It's interesting thinking about Ghost World because it raises so many little questions about life that just one sitting is not enough. The ambiguities and open-ends do not make for easy consumption and audiences unaware or repellant of Zwigoff's style will probably not appreciate his work. But it is one of the most incredible achievements this year -- by the ending, I seriously felt in-touch with the characters he had brought in front of me, even if some of them are not pure humanity on the screen. That is refreshing: few films deliver a story and characters near as engaging as the ones found in Ghost World. For my money, in the genre of smart teen-drawn, adult-oriented comedies, Ghost World is up there with Election and Rushmore.
Terry Zwigoff has created one of the true masterpieces of
2001 -- the best English language production so far this year. With a directorial style
that fits perfectly with his protagonists, Zwigoff proves that he has just as much insight
into fiction as he did with his two non-fiction documentaries. As much as I love Crumb, Ghost
World is his better film -- it is more fully realized and creates a perfect mood and
tone that feels cinematic yet realistic. Zwigoff even happily admits to collecting those
78-rpm records himself, showing an interesting connection between he and Seymour. Both are
people in touch with their intentions, only that Zwigoff does not need a young muse to
show him the path out of conventional ways.
|Hedwig and the Angry Inch
(Dir: John Cameron Mitchell, Starring John Cameron Mitchell, Michael Pitt, Miriam Shor, Stephen Trask, Theodore Liscinski, Rob Campbell, Michael Aranov, Andrea Martin, Ben Mayer-Goodman, Alberta Watson, and Maurice Dean Wint)
BY: DAVID PERRY
If Tim Curry's Dr. Frank-N-Furter in Rocky Horror Picture Show and Joel Grey's Master of Ceremonies in Cabaret somehow had a lovechild, that child as an adult would be Hedwig, the flamboyant rock singer found in John Cameron Mitchell's Hedwig and the Angry Inch. The film, based upon a successful off-Broadway play a couple years ago, has all the intentions that made Tommy into the immortal rock opera that it now is. The main difference, though, is that Tommy's problem was a born blindness, Hedwig's is the remnants of a botched sex-change operation.
You see, Hedwig was Hansel, a happy little East German boy whose history turned him into a transvestite in the U.S. of A. The metaphor found in his main anthem is that he is as strong willed and unbreakable as the Berlin Wall -- in fact, not only does Hedwig sing it in the opening titles, but Emily Hubley's ingenious animation also sets this comparison forth. As a child, Hansel was a little boy that loved music, so much that his mother made him listen to the radio in the oven so that it would not drive her crazy. One day, as a teenager, a U.S. soldier happened upon a sunbathing Hansel and was absolutely shocked to learn that this person was a boy; he thought Hansel was one attractive girl. He made an offer: if Hansel will have a sex change operation and marry him, the soldier will take Hansel out of Germany and into the U.S. Things, of course, are not forever blissful for Hansel, who as a woman took his mother's name Hedwig -- the army officer leaves him for another young man.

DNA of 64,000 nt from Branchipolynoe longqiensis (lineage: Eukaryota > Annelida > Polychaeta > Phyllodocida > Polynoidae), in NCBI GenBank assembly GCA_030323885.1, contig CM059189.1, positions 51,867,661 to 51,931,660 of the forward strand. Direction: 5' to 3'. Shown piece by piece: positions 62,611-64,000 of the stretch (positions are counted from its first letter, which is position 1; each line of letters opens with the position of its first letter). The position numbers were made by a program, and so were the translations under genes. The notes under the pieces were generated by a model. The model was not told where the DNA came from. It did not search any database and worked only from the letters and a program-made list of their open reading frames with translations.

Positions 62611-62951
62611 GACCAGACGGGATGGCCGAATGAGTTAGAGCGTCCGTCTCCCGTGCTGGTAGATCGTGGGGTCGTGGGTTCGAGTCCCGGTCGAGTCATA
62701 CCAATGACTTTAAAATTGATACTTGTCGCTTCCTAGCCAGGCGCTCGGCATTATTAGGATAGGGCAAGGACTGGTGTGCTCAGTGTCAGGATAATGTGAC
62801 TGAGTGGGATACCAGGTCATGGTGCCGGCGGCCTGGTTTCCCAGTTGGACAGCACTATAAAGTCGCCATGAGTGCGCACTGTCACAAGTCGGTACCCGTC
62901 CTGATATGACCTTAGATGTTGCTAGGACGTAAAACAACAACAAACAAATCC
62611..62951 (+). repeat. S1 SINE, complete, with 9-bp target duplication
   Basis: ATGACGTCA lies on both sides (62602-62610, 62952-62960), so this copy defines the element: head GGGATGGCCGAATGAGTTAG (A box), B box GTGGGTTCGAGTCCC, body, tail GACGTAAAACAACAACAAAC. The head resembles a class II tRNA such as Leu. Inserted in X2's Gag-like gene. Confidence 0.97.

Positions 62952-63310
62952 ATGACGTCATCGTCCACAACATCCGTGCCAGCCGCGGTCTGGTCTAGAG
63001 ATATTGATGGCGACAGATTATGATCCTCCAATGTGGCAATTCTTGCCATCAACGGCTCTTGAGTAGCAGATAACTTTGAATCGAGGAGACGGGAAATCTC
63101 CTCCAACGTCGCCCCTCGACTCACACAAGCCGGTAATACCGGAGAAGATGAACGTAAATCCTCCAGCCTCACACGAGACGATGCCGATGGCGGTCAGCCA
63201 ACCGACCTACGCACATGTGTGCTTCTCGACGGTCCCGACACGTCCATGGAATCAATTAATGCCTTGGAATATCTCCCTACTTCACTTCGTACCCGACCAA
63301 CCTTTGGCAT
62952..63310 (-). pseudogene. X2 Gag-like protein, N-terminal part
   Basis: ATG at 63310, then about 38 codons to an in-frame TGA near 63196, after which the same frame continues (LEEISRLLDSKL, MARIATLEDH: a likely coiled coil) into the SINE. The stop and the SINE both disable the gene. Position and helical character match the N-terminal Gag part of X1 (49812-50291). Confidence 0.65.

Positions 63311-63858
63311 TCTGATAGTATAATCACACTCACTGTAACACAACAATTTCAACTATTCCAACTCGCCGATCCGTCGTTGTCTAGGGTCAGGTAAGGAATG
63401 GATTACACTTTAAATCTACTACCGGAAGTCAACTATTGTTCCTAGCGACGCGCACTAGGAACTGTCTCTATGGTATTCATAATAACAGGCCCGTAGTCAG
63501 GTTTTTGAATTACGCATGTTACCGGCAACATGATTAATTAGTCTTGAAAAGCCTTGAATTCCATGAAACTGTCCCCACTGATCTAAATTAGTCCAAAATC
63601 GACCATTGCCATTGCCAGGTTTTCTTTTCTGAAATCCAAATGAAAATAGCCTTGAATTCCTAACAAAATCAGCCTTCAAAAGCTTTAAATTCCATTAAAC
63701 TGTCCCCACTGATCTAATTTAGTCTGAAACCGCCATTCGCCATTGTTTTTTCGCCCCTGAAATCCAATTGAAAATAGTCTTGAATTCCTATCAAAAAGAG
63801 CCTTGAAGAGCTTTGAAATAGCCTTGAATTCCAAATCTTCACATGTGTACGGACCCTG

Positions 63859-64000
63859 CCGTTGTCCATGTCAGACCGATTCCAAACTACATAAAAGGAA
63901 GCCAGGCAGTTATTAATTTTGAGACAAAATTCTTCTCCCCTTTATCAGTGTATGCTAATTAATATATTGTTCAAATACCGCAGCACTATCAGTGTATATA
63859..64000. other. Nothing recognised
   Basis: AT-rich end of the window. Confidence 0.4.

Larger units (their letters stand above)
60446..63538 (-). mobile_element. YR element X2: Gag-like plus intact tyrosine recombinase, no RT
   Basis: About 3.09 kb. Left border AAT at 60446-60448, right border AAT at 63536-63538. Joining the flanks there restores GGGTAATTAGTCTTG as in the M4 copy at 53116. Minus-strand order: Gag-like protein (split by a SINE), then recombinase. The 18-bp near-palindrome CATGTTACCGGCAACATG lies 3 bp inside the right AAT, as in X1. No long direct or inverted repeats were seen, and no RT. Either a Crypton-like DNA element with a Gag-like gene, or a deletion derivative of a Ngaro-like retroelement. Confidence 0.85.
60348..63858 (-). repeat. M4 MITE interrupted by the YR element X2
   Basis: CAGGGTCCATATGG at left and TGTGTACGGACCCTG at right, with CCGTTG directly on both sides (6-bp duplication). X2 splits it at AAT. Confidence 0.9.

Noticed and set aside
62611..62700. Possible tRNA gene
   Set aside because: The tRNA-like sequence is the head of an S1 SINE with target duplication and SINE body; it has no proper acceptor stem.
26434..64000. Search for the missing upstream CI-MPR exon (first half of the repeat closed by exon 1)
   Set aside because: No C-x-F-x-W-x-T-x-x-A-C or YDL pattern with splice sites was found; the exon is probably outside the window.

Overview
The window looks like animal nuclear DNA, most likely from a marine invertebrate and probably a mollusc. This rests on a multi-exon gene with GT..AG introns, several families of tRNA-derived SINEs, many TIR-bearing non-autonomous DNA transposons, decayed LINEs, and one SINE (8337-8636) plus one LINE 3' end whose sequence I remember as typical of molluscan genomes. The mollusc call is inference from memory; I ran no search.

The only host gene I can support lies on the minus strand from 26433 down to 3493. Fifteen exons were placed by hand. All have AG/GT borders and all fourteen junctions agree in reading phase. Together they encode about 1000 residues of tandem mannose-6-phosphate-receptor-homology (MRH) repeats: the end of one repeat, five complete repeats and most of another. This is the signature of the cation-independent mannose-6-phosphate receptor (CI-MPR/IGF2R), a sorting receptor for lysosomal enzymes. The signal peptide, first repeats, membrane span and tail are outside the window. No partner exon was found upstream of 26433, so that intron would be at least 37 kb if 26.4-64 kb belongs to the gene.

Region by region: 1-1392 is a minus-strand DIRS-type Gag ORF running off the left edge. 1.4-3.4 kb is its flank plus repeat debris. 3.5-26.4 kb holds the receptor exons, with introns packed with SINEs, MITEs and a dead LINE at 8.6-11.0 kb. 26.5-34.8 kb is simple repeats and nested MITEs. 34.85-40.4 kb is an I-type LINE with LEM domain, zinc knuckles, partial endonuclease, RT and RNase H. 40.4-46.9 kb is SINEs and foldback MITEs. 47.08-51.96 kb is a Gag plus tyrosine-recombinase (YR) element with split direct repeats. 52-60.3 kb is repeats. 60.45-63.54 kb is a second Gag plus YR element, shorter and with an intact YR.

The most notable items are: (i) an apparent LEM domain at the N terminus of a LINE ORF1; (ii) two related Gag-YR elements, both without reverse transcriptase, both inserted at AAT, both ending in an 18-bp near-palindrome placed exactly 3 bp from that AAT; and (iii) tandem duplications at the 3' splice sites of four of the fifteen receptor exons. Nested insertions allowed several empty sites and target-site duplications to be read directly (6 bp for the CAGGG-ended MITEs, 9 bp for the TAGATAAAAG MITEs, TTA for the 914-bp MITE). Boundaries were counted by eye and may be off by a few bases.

Now, Hedwig is living the life of a diva, singing in two-bit clubs around the country with his band of fellow Eastern Europeans. But Hedwig has a purpose to her singing tour: she has a broken heart and a broken trust to mend. After taking in a young, deeply religious singer and teaching him the ropes, she fell in love. However, this boy, given the name Tommy Gnosis (Pitt) by Hedwig, was so appalled to learn that this lover was a former man that he ran away from her and became a huge pop hit with the songs they wrote together. Johnny Gnosis is the flavor of the moment and Hedwig is mad -- but there is still a love there, she even chooses her tour locations to appear in bars next-door to Tommy's tour performances.
Arguably one of the hardest releases to market in Middle America, Hedwig and the Angry Inch comes alive off the screen in ways few could imagine. Though not a sure bet, it would not be hard to believe that in fifteen to twenty years people will flock to repertory productions of Hedwig in the same way they do Rock Horror Picture Show these days. It is a splendid production filled with energy that some of the more arty features this year -- many of which I've rallied around in recent months -- lack.
Surely one performance that will be forgotten by the end of the year, John Cameron Mitchell delivers an incredible performance in the lead. This is one movie nearly completely dependent on its lead performer and Mitchell definitely fulfills the needs of his role. The fact that he also wrote and directed the film makes him even more deserving of credit.
There is a great deal of fun found in Hedwig and the Angry Inch and it is easy to see why this worked so well as a stage play. With an incredible song score and an intriguing design, Mitchell has created one of the most unusual yet likable films. Unlike the vanguard of some masters, Mitchell seems content to create a movie so gaudy, so fantastical in its vanguard style that the audience is allowed to get in the joke. This is flamboyant vanguard, an art form that is rarely shown to wide audiences.
Thanks to a successful run at this past year's Sundance
Film Festival, Hedwig is allowed to get a larger release than merely the NY/LA run that it
would have otherwise been constrained to. It's not a landmark film, but it is so joyous in
its chance to tell this story through film that it is hard to dislike it. The
performances, music, and look all work well together and create a garish appeal unlike
anything since David Bowie's Ziggy Stardust phase. And, hey, that's exactly what Hedwig
would want for her story.